New Will witnessing legislation

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The Coronavirus Crisis has brought with it challenges for most professions. One of those faced by the legal profession has been the issue of how to safely witness the making of a will whilst maintaining Social Distancing measures – particularly where the person making the will is shielding or self-isolating.

The law which sets out how a will must be signed and witnessed goes back to 1837. For a Will to be valid it requires that, as well as the person signing the Will (the Testator), there should be two independent witnesses present. The two witnesses should (at the same time) be in the presence of the Testator when the Will is signed and the witnesses must then sign in the presence of the Testator and each other. If a beneficiary or their spouse acts as a witness then they will not receive their gift under the will so family members are not usually recommended to act as witnesses

Whilst generally being a good safeguard against coercion or undue influence, in these times of social distancing measures these prescriptive rules have given us lawyers a few challenges, particularly when you consider that as a service we will usually offer to act as witnesses to our clients’ Wills.  These days for practical reasons it may not be possible to do so.

The Government has recently announced measures to relax the rules in England and Wales. At first sight this might appear a welcome concession but for many reasons the new measures should be approached with caution.

The new legislation enables individuals to video-witness the execution of their Wills if they are unable to observe the normal formalities. Therefore, if someone is shielding and there is no feasible way to arrange for witnesses to be there, they can execute their Will in the presence of witnesses by video link and it will be legally valid.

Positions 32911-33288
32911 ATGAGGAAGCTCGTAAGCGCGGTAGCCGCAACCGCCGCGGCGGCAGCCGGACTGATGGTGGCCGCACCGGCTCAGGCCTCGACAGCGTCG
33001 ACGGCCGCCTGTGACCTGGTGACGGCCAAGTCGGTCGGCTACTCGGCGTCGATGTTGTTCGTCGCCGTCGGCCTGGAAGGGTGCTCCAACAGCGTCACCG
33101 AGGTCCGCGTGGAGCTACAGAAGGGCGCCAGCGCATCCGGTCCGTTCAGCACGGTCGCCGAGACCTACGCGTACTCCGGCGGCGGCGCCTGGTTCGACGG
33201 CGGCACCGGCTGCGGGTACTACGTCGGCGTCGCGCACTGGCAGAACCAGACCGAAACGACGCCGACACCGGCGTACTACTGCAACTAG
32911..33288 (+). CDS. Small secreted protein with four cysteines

It has to be said however that this proposal presents its own challenges. Removing the need for witnesses to be physically present gives rise to a greatly increased risk of challenge, opportunity for abuse and doubt as to whether the procedure has been followed correctly.

The precise details of the legislation is not yet clear. It will not come into force until September 2020 although we understand that it will apply retrospectively to the period since the 31st January 2020.

The new remote method of witnessing should not be a substitute for the conventional method of physical witnesses. The remote method should only be used in an emergency when conventional witnessing is impossible. Extreme caution is required when taking this course of action.

Here at Agri Advisor we have done and will continue to do everything we can to enable our clients to continue make their Wills during this crisis. This has seen members of our staff witnessing Wills through open windows, in gardens and on car bonnets! We advise that arrangements like these for the physical witnessing of Wills are vastly preferable and should always be considered first. Any video witnessing arrangements should certainly not be undertaken without appropriate legal advice.

Making a Will can be a complex issue and is never straight forward so if you would like to discuss any aspect of the process please get in touch with one of our team of experienced lawyers.

Arwyn Reed, Senior Associate Solicitor – 02921 675965